Go fast

There is one swim set that stands out for me. It was a sprint set that culminated in 3 x 100m max efforts and an opportunity to prove myself to my new team. Having been training slow, I was fascinated to see if I could embody the principle.

At the end of the first 100m, I was surprised. I’d clocked around 59 seconds (a quick training time for me) and still really felt like there was more in the tank than I’d realised. The next 100m I focussed on increasing power, while maintaining my focus on each stroke and stillness in the water to see if I could go faster. 58 seconds. Even after this, I still felt like I could go faster. I kept  saying to myself throughout these 100s: go slow to go fast, go slow to go fast. 3rd 100m – 57 seconds.

These times are by no means quick by elite swimming standards but they were amongst the best I’d ever clocked in training and particularly that I was able to improve through the 3 was completely new for my sprinting. By breaking down the 100m into a series of discrete strokes, focussing on every piece of the execution, I was able to produce these times with an ease that I still clearly remember 11 years later.

 

How is this relevant to work now?

One of the problems we’ve had recently with projects has been rework. Ads and I have sat down to address this and ultimately came to reinforce the mantra of thrash upfront in your project planning to get everything out on the table. While it feels like its slowing you down, focussing on and hammering out the details of what actually needs to be done ultimately saves huge amounts of time in the execution.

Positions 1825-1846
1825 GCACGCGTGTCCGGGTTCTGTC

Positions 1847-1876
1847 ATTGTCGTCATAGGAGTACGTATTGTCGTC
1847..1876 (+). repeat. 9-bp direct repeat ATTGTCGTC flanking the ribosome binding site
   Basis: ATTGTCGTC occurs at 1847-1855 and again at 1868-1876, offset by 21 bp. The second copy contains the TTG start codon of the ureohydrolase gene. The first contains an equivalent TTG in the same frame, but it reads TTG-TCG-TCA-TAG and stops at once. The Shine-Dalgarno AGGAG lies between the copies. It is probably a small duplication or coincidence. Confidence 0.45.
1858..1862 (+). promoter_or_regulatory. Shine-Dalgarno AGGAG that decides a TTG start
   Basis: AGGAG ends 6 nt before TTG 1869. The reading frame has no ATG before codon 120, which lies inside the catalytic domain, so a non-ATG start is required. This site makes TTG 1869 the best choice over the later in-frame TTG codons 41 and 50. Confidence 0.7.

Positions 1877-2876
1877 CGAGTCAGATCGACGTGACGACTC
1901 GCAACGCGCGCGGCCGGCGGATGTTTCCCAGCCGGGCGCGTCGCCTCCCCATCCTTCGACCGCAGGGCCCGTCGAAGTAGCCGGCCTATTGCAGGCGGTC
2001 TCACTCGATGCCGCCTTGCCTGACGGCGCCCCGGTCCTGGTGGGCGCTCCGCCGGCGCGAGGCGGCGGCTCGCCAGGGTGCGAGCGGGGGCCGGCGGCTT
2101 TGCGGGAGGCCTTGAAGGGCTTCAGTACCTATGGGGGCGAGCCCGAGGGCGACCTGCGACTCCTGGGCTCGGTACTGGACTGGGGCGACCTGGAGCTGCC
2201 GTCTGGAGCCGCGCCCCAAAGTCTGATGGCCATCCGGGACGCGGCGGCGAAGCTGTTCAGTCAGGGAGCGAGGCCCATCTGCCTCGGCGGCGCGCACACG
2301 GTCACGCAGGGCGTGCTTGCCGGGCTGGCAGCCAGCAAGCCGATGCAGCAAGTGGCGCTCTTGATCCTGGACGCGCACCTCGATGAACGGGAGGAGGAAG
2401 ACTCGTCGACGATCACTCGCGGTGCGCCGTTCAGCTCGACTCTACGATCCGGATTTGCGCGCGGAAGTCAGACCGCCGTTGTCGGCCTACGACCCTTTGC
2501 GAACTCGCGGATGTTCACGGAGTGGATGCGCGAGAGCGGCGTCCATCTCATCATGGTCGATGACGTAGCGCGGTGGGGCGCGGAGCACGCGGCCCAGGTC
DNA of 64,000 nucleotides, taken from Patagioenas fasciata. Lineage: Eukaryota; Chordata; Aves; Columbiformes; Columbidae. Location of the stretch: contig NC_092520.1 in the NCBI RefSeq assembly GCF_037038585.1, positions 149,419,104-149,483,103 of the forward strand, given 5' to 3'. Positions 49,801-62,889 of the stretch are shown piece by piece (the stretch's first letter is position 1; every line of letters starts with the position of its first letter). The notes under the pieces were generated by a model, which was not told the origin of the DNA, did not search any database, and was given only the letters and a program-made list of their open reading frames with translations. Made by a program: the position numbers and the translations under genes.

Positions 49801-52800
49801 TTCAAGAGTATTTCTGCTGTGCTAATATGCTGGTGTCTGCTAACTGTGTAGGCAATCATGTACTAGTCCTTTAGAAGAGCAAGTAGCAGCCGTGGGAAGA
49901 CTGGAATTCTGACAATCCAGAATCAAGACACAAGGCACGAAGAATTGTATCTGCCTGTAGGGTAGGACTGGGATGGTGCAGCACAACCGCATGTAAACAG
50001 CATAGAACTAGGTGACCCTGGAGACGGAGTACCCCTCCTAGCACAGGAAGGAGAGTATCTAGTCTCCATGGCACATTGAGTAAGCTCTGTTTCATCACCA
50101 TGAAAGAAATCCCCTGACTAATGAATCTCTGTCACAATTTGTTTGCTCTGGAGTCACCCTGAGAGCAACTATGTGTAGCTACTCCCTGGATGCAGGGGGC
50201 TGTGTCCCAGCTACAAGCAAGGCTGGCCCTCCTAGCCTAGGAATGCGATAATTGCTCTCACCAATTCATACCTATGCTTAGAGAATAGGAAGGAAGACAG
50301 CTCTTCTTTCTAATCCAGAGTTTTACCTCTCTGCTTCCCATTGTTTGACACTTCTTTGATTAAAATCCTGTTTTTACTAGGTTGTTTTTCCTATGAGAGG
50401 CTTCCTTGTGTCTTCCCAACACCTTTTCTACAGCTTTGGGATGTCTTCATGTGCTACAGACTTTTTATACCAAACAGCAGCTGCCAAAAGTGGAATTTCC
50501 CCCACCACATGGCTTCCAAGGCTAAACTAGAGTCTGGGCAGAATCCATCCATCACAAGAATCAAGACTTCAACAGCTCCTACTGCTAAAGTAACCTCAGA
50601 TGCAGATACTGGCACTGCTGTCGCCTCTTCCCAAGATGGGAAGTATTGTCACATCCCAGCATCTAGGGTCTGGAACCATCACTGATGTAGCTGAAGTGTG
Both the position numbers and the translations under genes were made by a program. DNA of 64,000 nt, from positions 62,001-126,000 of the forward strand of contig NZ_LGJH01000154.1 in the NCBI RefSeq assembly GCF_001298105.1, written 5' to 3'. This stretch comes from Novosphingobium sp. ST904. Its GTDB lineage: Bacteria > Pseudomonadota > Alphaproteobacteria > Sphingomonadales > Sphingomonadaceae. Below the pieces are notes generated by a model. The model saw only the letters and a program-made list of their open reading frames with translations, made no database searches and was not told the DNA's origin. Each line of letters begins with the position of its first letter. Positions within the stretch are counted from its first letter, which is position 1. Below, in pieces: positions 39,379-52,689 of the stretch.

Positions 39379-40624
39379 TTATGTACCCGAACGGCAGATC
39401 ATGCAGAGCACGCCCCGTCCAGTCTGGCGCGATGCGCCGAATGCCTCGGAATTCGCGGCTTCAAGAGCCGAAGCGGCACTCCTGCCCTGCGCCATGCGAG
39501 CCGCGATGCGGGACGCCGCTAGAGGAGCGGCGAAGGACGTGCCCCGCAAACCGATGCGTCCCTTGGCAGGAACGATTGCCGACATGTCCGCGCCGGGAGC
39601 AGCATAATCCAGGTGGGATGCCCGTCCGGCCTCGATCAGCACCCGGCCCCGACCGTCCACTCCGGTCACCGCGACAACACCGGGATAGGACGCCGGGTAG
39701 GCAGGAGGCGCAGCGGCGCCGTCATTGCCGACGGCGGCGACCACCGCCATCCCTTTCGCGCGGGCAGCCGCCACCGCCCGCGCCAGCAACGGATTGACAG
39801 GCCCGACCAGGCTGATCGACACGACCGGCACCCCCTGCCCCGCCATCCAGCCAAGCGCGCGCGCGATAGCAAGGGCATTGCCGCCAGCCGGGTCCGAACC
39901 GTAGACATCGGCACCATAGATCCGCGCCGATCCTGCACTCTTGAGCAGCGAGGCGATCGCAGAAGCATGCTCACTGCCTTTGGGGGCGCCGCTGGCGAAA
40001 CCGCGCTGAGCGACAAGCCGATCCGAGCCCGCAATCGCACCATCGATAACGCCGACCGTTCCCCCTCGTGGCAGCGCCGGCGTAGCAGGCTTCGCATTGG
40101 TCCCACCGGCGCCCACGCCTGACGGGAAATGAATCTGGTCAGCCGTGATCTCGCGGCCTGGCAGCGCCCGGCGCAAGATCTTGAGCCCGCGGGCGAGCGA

I’m also a huge believer in the agile approach to projects in that you can’t plan for everything and in fact to do can be dangerous. Slowing down to make the projects small enough to execute and revisiting these smaller projects at crucial points is also key to adjusting for new learning and delivering fast, quality projects.

 

Related quotes:

Since then I’ve heard a number of other phrases that to me, really relate to this philosophy.

“Slow is smooth, smooth is fast.”
This was taken from the movie Shooter with Mark Wahlberg where his character uses it as a mantra as he fires a rifle. A surprising source of inspiration 🙂

“Most people overestimate what they can do in one year and underestimate what they can do in ten years.” Bill Gates
I only became aware of this quote recently and I believe it reflects some of those same sentiments – to reduce the amount you try to do in a smaller time frame to accomplish much more in the longer period.